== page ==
Unintended consequences are simply those things that occur that you had not anticipated when making your decision. My series Bad Trip – Sad Trip, which this image is from, is all about unitended consequences.
When I was making the transition to digital image capture (sounds more exotic than just saying photography), what I had not anticipated was how much fun taking night pictures would be again. While in college, one of our first big adventures was to sneak up on the freeway at night to make long exposures of the car taillights, an effect that we saw in a Popular Phototgraphy article that really looked cool. Out of all the Kodacrome (K25) we took that night, I think one turned out decently. A lot more difficult process than it appeared and thats we learned about film retroproccicity effects for long exposures. Night photography quickly waned as an interest. Not so any more!
What really made me aware of the intended consequences effect was the purchase of my new ball head. I needed a sturdier ball head on my tripod to handle the heavy 70-200mm zoom lens without locking the ball head and then watching the image slowly dip in the viewer. What I did not anticipate is the positive effects that adding the L tripod bracket might have on my Canon XTi.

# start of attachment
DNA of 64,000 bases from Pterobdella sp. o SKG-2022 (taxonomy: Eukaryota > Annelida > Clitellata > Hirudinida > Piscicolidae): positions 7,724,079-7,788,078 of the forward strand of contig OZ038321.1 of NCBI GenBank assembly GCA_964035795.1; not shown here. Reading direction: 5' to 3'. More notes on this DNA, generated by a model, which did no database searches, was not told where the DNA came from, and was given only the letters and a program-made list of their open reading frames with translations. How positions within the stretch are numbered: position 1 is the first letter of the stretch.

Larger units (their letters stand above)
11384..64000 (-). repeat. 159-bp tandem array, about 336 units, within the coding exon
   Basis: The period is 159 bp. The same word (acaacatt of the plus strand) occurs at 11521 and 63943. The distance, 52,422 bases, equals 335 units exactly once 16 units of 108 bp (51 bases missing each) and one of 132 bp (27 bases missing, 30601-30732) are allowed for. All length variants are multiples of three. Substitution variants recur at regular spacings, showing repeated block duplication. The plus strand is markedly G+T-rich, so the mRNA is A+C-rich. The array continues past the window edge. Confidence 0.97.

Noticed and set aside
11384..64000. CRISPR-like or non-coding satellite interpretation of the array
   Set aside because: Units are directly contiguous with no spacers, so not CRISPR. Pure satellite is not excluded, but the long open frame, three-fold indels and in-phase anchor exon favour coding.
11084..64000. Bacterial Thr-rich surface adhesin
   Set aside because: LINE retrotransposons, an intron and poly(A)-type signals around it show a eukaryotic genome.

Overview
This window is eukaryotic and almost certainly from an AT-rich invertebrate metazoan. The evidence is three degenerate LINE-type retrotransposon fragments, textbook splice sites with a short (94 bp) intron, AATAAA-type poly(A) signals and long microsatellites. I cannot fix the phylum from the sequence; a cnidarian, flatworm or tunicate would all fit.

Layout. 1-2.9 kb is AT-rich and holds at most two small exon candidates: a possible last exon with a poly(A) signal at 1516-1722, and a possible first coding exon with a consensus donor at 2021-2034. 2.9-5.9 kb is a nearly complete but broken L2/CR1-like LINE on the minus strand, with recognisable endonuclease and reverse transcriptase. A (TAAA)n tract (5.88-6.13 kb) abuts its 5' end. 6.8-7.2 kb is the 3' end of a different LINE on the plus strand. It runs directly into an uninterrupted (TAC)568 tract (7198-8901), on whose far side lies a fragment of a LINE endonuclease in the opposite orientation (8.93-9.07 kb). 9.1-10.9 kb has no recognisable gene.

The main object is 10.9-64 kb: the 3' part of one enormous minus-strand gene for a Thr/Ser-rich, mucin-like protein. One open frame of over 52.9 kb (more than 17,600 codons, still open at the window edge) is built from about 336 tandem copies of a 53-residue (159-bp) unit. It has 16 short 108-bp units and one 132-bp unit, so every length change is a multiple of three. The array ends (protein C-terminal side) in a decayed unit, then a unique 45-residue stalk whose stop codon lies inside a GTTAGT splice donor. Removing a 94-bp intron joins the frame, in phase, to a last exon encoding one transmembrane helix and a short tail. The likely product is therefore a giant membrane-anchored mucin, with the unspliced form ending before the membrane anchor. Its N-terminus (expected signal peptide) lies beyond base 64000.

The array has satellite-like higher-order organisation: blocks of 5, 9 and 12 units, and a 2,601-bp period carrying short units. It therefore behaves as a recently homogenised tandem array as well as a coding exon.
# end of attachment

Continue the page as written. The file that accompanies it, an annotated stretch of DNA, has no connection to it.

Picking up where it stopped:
The 35mm film cameras are wider to accomodate the film spools, thus a certain amount of mass and balance seem to be at the pivital point of the center of the lens. A lot of digial cameras seem to have the lens offset, such as my XTi, with the bulk of the body on the right where your handgrip is. I think most camera manufacturers are aware of this and do their best to balance the camera/lens. But if you have interchangeable lens, you can easily add a massive lens (such as my 17-40mm L f/4) that will effect that center of balance.
I have stated previously that my images seem to dip to the right, which may be just the way I see things or maybe due to the camera design and the balance. The L tripod bracket from RRS has increased the weight of my XTi, but perhaps more importantly, it has added weight to the left side, acting as a counter balance. I have just noticed that it seems easier for me to hold this camera/bracket combination naturally in a more horizontal position, as it seems to have a better overall balance to it. My first impression. So it will be interesting to see how my image captures progresses over the next couple of months with this change.
Best regards, Doug